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The first Ghost Rider was so bad I honestly think I’ve somehow erased it from my memory, or aliens did because the recurrent nightmares I kept having from its suckiness interrupted their sleep study of me. This is one movie there should not be a sequel of. Reboot? Maybe. But a sequel, yet again starring Nicholas Cage? No! No! No! I don’t care if nothing from the first film is mentioned, because having to look at Cage’s face the entire time will only be a constant reminder of how much scum inhalation the first movie performed. (Basically the movie was a scum sucker.) Seriously Cage, turn Drive Angry into a franchise and get it over with.

Check out details on Spirit of Vengeance at SupaScoot’s Action News!

Clash of the Titans 2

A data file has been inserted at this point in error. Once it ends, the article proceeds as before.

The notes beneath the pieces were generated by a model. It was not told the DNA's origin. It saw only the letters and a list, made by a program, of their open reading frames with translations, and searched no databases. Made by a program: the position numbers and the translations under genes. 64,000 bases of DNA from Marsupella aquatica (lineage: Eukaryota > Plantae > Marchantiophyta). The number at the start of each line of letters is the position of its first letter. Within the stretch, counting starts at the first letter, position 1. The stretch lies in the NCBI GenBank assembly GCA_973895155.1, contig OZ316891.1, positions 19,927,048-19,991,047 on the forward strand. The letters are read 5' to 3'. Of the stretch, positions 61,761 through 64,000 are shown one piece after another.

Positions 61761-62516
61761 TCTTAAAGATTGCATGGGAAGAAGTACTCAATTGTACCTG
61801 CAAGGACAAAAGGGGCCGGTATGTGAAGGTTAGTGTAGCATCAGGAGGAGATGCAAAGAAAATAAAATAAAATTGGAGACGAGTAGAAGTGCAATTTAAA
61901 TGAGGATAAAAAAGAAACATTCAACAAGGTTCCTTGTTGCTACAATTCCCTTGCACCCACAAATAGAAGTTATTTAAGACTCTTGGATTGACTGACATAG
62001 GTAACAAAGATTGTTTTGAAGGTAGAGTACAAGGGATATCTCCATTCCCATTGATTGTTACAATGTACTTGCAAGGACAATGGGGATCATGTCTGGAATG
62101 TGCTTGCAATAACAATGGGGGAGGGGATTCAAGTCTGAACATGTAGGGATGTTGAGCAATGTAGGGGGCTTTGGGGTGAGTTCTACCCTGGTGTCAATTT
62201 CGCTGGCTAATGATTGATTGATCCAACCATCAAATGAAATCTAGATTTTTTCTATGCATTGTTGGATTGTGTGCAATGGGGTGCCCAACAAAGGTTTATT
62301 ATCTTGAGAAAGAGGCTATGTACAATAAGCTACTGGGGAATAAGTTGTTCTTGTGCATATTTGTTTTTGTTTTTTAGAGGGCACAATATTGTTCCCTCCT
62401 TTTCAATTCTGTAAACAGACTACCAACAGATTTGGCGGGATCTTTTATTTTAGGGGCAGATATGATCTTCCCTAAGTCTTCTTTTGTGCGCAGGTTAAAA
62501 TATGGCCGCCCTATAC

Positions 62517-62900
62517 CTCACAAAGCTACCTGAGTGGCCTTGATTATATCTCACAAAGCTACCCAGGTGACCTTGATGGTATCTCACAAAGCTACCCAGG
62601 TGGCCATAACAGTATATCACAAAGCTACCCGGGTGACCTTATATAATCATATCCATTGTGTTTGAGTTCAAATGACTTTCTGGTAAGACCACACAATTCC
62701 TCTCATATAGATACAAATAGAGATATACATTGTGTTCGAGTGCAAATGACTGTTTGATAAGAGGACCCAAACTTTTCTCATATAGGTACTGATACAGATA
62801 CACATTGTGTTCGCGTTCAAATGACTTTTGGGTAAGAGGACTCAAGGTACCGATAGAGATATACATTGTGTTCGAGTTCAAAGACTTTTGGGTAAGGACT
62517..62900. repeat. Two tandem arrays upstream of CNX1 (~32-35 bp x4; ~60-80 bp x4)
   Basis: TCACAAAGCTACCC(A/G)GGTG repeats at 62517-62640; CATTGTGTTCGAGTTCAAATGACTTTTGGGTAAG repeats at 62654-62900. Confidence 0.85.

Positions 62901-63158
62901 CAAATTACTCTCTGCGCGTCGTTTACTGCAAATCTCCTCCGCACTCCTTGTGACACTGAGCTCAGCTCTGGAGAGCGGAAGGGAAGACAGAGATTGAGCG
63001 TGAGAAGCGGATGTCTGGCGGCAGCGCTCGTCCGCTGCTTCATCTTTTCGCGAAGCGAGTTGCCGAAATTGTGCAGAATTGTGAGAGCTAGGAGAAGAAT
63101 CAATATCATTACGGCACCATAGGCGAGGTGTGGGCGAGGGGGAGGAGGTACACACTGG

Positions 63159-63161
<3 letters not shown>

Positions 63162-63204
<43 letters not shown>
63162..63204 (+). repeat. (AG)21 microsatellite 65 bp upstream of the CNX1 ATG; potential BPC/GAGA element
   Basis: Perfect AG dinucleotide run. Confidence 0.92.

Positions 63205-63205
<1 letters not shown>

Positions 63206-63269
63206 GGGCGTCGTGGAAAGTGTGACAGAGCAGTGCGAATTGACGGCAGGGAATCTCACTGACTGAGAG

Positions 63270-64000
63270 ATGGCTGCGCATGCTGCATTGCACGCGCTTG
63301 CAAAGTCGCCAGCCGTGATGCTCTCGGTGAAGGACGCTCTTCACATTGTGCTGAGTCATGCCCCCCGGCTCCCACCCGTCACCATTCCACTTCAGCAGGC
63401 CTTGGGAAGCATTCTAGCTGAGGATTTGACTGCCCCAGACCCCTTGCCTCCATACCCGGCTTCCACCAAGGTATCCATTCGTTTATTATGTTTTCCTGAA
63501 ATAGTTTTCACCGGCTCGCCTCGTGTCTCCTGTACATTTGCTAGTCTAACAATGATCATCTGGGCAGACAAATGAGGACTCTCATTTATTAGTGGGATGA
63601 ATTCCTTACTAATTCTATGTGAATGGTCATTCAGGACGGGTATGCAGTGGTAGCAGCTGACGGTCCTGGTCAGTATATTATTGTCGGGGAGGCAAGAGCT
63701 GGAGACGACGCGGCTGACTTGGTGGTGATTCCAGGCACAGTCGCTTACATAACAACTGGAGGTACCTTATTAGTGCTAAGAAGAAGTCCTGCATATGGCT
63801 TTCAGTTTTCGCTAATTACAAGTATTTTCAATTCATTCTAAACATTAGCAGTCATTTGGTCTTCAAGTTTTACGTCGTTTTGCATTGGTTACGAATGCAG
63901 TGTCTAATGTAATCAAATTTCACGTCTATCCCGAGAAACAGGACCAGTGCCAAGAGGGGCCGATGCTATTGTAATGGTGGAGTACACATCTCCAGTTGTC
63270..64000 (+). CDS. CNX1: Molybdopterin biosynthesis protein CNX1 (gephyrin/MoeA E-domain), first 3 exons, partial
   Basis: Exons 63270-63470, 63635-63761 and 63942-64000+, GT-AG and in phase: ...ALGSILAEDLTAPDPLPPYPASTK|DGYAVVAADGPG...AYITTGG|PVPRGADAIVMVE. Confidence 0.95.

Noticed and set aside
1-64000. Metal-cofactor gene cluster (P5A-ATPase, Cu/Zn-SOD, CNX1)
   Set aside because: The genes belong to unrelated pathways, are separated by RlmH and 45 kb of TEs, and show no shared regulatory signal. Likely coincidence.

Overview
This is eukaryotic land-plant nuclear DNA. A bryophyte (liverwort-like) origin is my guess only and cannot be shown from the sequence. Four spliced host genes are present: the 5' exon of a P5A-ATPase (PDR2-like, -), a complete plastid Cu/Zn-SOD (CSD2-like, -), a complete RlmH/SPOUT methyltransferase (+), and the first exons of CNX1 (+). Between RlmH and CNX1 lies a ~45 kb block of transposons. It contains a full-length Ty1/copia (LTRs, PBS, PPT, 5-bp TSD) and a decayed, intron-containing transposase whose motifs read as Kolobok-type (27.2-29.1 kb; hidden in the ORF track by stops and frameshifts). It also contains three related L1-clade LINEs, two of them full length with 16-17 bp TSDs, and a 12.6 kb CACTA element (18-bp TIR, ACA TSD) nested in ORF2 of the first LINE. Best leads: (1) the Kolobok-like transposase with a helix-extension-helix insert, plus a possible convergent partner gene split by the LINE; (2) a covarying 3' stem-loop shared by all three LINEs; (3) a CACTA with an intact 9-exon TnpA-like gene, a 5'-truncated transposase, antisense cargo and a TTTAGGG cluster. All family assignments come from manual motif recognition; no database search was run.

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Honestly, I did enjoy the 2010 version of Clash of the Titans. It was entertaining to me, and I saw it in 2D instead of that “slimy piece of worm ridden filth” (Thank you Han Solo) they tried to pass off as a 3D feature. Imagine how I would have enjoyed it if actors like Ralph Fiennes and Liam Neeson were utilized better, and the story didn’t seem like a fan fiction written by a 16-year old ‘Dungeons and Dragons’ fan. The effects and action were good, but I was hoping they would just end it with Clash of the Titans being an entertaining, dumb action flick. But no, they’ve come back for more. At least the story for Wrath of the Titans sounds decent, you can read about that here.